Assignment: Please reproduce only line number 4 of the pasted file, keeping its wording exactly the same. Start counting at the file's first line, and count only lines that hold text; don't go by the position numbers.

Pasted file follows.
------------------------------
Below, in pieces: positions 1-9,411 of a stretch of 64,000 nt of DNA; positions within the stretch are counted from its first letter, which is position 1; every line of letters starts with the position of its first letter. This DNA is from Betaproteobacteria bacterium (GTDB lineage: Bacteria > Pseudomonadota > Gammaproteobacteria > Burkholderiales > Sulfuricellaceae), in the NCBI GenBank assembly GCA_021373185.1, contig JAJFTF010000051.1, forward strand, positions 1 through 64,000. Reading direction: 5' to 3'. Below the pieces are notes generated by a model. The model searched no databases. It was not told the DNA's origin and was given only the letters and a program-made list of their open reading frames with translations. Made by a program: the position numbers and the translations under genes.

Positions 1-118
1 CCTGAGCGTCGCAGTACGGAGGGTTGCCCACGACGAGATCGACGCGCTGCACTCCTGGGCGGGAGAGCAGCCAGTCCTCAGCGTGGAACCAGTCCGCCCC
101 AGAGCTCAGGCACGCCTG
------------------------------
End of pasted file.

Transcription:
101 AGAGCTCAGGCACGCCTG